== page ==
Forbes India 15th Anniversary Special

D.Shivakumar: Learning from Criticism

If you have a different idea to tackle a tough situation, you come out as a better leader

Published: Jul 29, 2010 06:25:39 AM IST
Updated: Jul 29, 2010 12:39:02 PM IST
D.Shivakumar: Learning from Criticism
Image: Madhu Kapparat for Forbes India
D. Shivkumar, vice president and managing director, markets, Nokia India

I read Concept of the Corporation by Peter Drucker two decades ago, when I was just finishing with my MBA.

Peter Drucker had been invited by GM to study the company and give his comments. This book was about that study, and the fundamentals of how a business is managed. It sparked thoughts in me on how a corporation should be.

I also learned about Alfred Sloane, then-president of GM. He had come in through an acquisition of a ball bearing company, but went on to lead GM’s fight against Ford. I have drawn a lot of lessons from Sloane as a leader. He demonstrated professionalism, responsibility and maturity when GM executives wanted to kill Drucker’s book. He stepped in and overruled them all, saying that GM had told Drucker that he could write whatever he wanted and they would not go back on their word. He was clear that you need to let critics have their say and you need to learn from it. Through a corporation’s life, you will have yea-sayers and nay-sayers; you should neither get upset when there are negative comments about your company, nor go over-the-moon about praise. This set me off on a journey to read a lot about Drucker, Sloane, and the automobile sector. How a company is run, the role of an effective chief executive officer; this is what I learned and this is why it is a defining book for me.

Later, in 1992, when I was leading a regional team in HUL, I read Control your Destiny Or Someone Else Will: How Jack Welch Is Turning GE Into The World’s Most Competitive Corporation by Noel M. Tichy and Stratford Sherman. It focussed on today’s corporation and the energy required for a leader: Edge and execution, boundary-less-ness, breaking silos, valuing people, how to deal with non-performers.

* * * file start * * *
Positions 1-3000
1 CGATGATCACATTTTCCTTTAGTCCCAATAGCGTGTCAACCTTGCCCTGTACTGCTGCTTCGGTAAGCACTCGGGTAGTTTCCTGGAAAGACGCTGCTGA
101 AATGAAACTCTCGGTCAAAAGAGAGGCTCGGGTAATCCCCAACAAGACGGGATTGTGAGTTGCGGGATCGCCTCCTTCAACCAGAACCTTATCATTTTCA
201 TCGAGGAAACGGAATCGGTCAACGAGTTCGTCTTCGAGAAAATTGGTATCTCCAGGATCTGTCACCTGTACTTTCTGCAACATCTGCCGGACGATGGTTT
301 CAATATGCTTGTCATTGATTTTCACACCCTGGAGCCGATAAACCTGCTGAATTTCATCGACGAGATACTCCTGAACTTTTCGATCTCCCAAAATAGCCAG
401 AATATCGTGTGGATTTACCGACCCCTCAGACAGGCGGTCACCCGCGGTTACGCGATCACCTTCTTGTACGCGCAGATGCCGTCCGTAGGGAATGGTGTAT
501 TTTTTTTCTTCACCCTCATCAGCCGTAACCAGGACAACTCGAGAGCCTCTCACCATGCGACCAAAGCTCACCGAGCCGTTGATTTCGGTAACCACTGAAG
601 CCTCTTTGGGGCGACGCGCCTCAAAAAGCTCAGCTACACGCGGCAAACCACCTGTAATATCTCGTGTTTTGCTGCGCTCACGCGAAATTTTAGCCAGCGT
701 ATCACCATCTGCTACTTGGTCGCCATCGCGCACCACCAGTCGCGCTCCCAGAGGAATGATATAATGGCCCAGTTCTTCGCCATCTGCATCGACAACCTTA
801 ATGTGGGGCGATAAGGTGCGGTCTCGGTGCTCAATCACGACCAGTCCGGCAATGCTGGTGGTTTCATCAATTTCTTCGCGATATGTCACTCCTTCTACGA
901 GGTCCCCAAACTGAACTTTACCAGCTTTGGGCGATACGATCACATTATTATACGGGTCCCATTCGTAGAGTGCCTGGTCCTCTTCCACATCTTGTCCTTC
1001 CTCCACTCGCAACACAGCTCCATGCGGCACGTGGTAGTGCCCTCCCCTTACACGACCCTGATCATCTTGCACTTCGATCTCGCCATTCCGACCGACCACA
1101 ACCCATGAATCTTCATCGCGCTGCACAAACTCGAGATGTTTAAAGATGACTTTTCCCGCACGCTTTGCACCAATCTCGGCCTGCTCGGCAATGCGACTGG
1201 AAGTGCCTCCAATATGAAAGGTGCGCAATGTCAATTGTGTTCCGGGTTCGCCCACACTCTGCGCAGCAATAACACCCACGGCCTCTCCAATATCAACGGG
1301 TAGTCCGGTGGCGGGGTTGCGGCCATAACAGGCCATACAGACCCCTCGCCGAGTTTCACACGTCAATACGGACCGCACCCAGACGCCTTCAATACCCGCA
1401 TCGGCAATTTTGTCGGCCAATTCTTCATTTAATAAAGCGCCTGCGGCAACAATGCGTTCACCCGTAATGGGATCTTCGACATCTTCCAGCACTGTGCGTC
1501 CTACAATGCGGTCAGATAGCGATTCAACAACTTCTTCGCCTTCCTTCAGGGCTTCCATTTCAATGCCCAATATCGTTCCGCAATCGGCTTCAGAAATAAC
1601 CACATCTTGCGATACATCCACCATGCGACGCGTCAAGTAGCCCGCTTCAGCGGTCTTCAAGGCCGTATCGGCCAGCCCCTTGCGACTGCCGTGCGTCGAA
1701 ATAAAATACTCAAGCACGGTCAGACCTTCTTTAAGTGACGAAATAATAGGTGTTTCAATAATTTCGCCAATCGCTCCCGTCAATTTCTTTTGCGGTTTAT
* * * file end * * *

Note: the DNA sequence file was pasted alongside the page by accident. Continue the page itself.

The concept of boundary-less-ness and taking the hierarchy-form off is something I took from this book. For example, in Nokia, only three layers exist between me and the beginning rank. Two other important learning points were about the importance of two-way dialogue for the leader and the concept of coaching people.

These are very different books, but the important thing is to draw the right lessons apply them. What is ‘right’? Whatever you apply should be in line with the organisation you work for; and as a leader, you should be comfortable with the lesson you draw, because it’s very important to be true to yourself. You cannot fake leadership — Sloane cannot be Welch, Welch cannot be Sloane — you must be clear about your principles and how you can do it in your own style. Whatever I have read of Sloane, I think he was a leader who was willing to listen, accept a contrary point of view, build consensus and finally take a call, saying I am accountable. In whatever situation you are in, people are your most important asset. You need to value people, keep confidence level up, and think smarter in your competitive background. When faced with a tough situation a lot of people think: Throw money at it. I think it is the ideas that matter. If you have a different idea to tackle a tough situation, you come out as a better leader.

One problem with reading is that most people stop once they are out of college. As I read, I highlight and summarise important things. I usually make a presentation of about 50 slides and send it out to my team.

(As told to Nilofer D’Souza)

(This story appears in the 30 July, 2010 issue of Forbes India. To visit our Archives, click here.)